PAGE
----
Violence: an American Archetype
Exploring mass murders in America
Posted August 2, 2012
By Mel Schwartz and Jesse Schwartz
If James Holmes, the Aurora, Colo., shooter, had been a foreigner or, worse still, a Muslim, our nation would react with fury and vengeance. America would do what it does frequently and with great alacrity: we would once again declare war on our enemy. Yet, when the enemy is one of us, we respond with statements of incredulity, shock, and of course compassion for the victims’ families and friends. We appear to accept these recurring acts of wanton violence as a necessary evil of living in our open society. More to the point, the majority of our nation defends gun ownership with a religious and zealous fervor. Let’s examine what’s going on here.
The U.S. is easily the most violent high-income society on Earth.[i] There are approximately 9,500 murders by guns,[ii] twenty mass murders per year,[iii] and we rank 88th out of 158 in terms of peacefulness, according to the Global Peace Index.[iv] How is it that we muster all of our resources to conquer a foreign threat but we paradoxically surrender to our internal enemy without so much as a whimper?
The collective chauvinistic spirit of America defends our national interests and shores with immense vigor. This is part of the psyche of our culture, an eighteenth century remnant of the need to protect our nascent nation from legitimate threats. Yet there is another, more antiquated archetype that we remain wed to: the individualistic chauvinism born in the gunslinger, frontier spirit of the Wild West. In that not-so-bygone era, a cross exchange would be grounds to un-holster your weapon and blow away your enemy. This motif, and the root of our chauvinism from the micro perspective, survives in the stand your ground laws recently exposed by the shooting of Trayvon Martin in Florida.
As a nation, why do we remain mired in the core tenet of arming our citizenry? Constitutional arguments around the right to bear arms are, at this point, ridiculous. The Founding Fathers simply could not conceive of the carnage we have witnessed year in, year out since Columbine. They would undoubtedly revisit the second amendment’s wording if they had foreseen the destructive capabilities of a Smith & Wesson M&P .223 with a hundred-round clip, the assault rifle Holmes unleashed on his fellow citizens. Our society has come to the reasonable conclusion that the first amendment, allowing for free speech, cannot be unlimited. There are simply too many deleterious consequences stemming from the exercise of such limitless power—and the overwhelming majority of Americans recognize that. Why then do we cling to the unfettered barbarism allowed for by the second amendment?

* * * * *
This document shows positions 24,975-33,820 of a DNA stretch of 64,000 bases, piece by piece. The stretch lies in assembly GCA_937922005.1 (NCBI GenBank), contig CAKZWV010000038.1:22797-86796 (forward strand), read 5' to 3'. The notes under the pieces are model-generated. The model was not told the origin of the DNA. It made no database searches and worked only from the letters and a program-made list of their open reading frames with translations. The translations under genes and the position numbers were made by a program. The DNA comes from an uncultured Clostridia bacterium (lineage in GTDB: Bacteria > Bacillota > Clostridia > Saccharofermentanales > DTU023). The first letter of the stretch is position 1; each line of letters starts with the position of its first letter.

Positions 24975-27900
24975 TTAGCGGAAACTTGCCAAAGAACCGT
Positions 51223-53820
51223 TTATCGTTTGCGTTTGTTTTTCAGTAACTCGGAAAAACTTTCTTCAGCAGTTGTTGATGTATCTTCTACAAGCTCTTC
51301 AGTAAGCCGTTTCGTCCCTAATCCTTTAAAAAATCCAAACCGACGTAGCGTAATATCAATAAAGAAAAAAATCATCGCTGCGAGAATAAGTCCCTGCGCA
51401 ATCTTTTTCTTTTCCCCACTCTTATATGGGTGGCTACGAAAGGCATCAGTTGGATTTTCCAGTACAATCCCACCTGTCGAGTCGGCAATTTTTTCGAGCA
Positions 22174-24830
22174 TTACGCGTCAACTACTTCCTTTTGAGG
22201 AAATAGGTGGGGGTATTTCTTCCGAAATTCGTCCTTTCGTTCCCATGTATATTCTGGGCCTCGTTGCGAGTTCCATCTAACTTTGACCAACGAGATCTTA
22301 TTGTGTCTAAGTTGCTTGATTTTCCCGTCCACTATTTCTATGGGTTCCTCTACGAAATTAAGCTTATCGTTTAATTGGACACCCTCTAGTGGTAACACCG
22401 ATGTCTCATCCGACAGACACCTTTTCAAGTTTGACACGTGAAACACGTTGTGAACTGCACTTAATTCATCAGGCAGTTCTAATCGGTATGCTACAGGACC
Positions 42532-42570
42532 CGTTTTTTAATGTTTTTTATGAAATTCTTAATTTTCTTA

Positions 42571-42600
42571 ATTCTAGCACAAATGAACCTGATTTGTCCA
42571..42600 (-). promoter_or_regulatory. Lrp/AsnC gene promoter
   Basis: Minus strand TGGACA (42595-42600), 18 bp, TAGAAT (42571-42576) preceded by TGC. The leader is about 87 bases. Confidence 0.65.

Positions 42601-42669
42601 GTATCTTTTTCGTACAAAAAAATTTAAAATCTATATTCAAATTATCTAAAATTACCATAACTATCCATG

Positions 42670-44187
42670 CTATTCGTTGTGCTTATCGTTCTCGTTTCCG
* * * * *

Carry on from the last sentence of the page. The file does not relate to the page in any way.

This is due to a cultural attachment to our weapons that we haven’t yet outgrown, much like a young boy refusing to release his grip on his toy revolver. It’s curious as to why we have evolved over the centuries in so many other ways but still retain a childlike fixation with violence, which is evinced on the macro level by our state of perpetual warfare—if this seems like an exaggeration, try considering when we haven’t been at war over the last seventy years—and its micro manifestation through individual gun ownership.
This phenomenon was recently depicted by Congressman Louie Gohmert, the Texas Republican who was quoted as saying, “It does make me wonder, you know, with all those people in the theater, was there nobody that was carrying? That could have stopped this guy more quickly.”[v]
There we have it. The distortion of his thinking is breathtaking. We are so habituated to violence that we propose more guns as a solution to the havoc wreaked by guns, notwithstanding that Holmes was covered from head to toe in defensive swat gear.[vi] The fact that we have become inured to this violence speaks to the psychological dysfunction. When a system—individual, family, or culture —adapts to and normalizes grossly abhorrent activities, that system is terribly impaired. This condition is known as normosis, whereby we make normal that which is indeed aberrant.[vii] As a society, we find ourselves in just this circumstance.
Mr. Gohmert’s line of reasoning is not only misguided, it is outright dangerous—numerous studies indicate the statistically significant association between gun availability and homicide rates.[viii][ix][x][xi][xii] If his postulation were extended to international affairs, Mr. Gohmert would in effect be calling for all nations—pacific and belligerent alike—to be armed with nuclear weapons. This unpalatable situation exposes the dubious logic behind the “arm everyone” crowd, and the congressman’s thinking is influenced by the very problem itself.
The archetype of violence—to which we are indeed addicted—and our ensuing relationship with guns has come to rule our national and cultural psyche. Further evidence of this is embodied by Congress’ decision to refuse the passage of legislation barring individuals on the terrorist watch list from obtaining guns.[xiii][xiv] This so-called “terror gap” or “terror loophole” is so irrational it appears deranged. If the United States were an individual, it would be in therapy for anger management issues and a dysfunctional attachment to violence. It’s time to break this collective, unconscious addiction. Our unrestrained affinity with the archetype of violence truly impoverishes our nation in tragic ways, yet it is amenable to change if we first come to recognize its existence.
Mel Schwartz is a psychotherapist and author of the forthcoming book A Shift of Mind: Rethinking the Way We Live. Jesse Schwartz is a freelance writer based in NY.
[vii] Nicolescu, Basarab. Transdisciplinarity: Theory and Practice. New York: Hampton Press, 2008. p. 167